2. Essential to Wellness: building healthy communities; and
  3. Essential to Community: connecting the company’s employees to their communities in meaningful ways. They also work through international agencies donating product for humanitarian efforts.
Contact information:

Cardinal Health
c/o Community Relations
7000 Cardinal Place
Dublin, OH 43017

It appears that this funding source would only be useful for BDPA if your chapter has Cardinal Health employees that are active with BDPA. Does this apply to your chapter?

Wednesday, October 13, 2010

RGK Foundation

The RGK Foundation is an independent Foundation established in 1966 by Ronya and George Kozmetsky. For many years,the Foundation's primary focus was medical and educational research without geographical restriction.

The Foundation's focus has broadened over the years and now includes areas of Education, Community, and Medicine/Health. Interests within Education focus on formal after-school tutoring integrating technology into curriculum, teacher development, and higher education. Within Community, the Foundation supports a broad range of human development programs and community improvement programs.

My review of their website indicates the BDPA programs are most likely to fit into the 'Community' category.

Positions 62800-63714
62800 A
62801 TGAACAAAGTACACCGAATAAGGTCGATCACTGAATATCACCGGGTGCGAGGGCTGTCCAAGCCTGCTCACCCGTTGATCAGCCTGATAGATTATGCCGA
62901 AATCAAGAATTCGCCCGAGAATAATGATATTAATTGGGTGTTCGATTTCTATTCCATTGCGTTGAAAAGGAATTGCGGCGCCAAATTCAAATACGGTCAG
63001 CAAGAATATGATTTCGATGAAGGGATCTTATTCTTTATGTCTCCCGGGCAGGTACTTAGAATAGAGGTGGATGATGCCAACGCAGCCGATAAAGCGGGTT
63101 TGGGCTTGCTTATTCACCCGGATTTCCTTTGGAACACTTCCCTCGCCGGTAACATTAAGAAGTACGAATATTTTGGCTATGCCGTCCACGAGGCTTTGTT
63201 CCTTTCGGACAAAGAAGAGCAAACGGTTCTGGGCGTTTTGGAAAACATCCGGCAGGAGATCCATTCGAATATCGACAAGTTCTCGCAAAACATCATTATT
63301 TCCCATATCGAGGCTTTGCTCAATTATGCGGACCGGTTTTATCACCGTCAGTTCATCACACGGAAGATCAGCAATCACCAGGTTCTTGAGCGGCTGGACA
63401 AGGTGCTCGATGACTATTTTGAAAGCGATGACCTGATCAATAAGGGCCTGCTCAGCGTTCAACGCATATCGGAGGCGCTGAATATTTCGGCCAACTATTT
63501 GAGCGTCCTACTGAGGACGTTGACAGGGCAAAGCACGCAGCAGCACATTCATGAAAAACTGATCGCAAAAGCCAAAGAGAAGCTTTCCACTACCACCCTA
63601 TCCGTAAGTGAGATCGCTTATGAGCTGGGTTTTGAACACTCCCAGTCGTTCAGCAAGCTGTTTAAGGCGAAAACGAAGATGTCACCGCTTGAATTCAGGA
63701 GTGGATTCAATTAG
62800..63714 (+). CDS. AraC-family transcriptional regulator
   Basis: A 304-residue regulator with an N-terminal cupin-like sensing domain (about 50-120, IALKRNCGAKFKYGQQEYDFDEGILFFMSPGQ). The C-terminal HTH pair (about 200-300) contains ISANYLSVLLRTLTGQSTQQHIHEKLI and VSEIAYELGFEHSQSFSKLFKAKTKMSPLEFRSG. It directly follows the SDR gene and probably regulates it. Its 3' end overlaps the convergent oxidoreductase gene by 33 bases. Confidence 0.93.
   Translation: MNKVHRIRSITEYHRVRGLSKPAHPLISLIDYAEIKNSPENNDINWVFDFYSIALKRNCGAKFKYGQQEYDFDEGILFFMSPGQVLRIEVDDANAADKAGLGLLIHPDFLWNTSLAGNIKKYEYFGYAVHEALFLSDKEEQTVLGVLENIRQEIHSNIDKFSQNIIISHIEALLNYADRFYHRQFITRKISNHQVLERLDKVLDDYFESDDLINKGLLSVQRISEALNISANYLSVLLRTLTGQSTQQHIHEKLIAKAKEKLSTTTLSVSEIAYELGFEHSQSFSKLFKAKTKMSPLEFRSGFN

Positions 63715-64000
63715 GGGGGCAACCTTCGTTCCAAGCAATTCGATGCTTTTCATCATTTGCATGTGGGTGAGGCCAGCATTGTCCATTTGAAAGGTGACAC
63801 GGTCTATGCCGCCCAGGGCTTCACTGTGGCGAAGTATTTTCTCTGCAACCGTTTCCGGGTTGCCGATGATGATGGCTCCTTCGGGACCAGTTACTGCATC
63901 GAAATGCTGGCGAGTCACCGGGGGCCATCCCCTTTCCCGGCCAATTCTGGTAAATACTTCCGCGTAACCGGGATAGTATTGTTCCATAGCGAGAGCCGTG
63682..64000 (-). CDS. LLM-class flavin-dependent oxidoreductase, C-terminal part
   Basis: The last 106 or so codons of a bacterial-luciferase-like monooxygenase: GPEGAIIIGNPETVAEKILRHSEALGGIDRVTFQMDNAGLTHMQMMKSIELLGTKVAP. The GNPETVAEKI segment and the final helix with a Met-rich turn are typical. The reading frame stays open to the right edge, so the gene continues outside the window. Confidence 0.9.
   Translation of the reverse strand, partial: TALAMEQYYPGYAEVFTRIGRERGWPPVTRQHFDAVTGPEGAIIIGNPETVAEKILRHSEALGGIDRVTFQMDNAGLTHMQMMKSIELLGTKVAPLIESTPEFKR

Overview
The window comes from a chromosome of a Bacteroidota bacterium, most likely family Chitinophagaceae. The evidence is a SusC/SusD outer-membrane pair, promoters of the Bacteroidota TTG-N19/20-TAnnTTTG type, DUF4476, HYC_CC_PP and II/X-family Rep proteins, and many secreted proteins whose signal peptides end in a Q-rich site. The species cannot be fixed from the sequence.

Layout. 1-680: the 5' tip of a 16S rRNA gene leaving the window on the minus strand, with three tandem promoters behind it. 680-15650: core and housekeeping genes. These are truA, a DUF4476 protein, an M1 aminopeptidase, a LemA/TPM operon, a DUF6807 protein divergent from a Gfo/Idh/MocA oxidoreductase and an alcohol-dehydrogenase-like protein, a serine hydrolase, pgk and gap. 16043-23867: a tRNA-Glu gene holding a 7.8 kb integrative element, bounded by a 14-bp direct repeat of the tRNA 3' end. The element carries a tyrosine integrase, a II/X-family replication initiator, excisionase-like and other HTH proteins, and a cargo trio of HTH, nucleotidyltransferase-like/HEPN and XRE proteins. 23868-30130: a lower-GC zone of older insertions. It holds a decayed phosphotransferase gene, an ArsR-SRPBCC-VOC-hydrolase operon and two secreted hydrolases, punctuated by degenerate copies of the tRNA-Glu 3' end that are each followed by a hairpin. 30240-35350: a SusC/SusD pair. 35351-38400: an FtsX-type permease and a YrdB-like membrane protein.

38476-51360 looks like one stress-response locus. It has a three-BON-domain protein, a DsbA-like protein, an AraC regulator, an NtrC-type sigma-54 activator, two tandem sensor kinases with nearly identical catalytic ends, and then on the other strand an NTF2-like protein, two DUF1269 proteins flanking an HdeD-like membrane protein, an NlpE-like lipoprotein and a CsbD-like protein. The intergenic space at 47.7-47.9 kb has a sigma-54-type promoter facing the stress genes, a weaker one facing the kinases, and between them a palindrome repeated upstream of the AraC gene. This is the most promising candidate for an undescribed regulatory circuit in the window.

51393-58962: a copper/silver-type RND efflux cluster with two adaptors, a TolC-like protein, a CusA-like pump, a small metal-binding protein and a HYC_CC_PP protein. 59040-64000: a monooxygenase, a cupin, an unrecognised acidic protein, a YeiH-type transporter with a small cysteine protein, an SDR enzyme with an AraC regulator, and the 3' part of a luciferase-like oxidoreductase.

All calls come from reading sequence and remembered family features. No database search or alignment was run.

RGK Foundation no longer accepts unsolicited grant proposals. All applicants must complete an electronic Letter of Inquiry as the first step. There is no deadline for submitting an electronic Letter of Inquiry. Foundation staff reviews electronic Letters of Inquiry on an ongoing basis and typically responds within two days, although the foundation asks that you allow up to two weeks for a response.

You can see the 2008 grant recipients on page 28 of their 990-tax return. This list gives an idea of the size of grant funding successfully rec'd by organizations in the past.

1301 W 25th St, Ste 300
Austin, TX 78705
(512) 474-9298
Suzanne Haffey, Grants Associate

I encourage BDPA chapter leaders or national business area leaders to visit their website to see if they feel any synergy with RGK Foundation. If so, we can submit online letter of inquiry. BETF operates on a first-come, first-served basis. So, don't procrastinate with your online research!

Tuesday, October 12, 2010

Grant Recipient: BDPA Dallas ($880)

BDPA Education and Technology Foundation (BETF) approved an $880 grant disbursement request from BDPA Dallas chapter. The funds will be used to allow a chapter representative to attend the annual High School Computer Competition coordinator's meeting set to take place in Naples FL later this year.

Monday, October 11, 2010

Grant Proposal: Druckenmiller Foundation (New York)

Last year, billionaire fund manager Stanley F. Druckenmiller shifted $700 million of his own money to his family foundation.

Druckenmiller Foundation
Address: 40 W. 57th Street, 25th Floor
New York, NY 10019-4001
Phone: (212) 830-6650

Before the transfer, the Druckenmiller Foundation had assets of about $6.5 million. Transferring a quarter of his reported net worth to the nonprofit earned Druckenmiller the Chronicle of Philanthropy’s No. 1 ranking of largest individual charitable contributions in 2009. Druckenmiller joins other billionaires, including Microsoft Corp. founder Bill Gates and Citigroup Inc. Chairman Emeritus Sanford Weill, who have stepped down from top executive jobs to devote more time to philanthropy.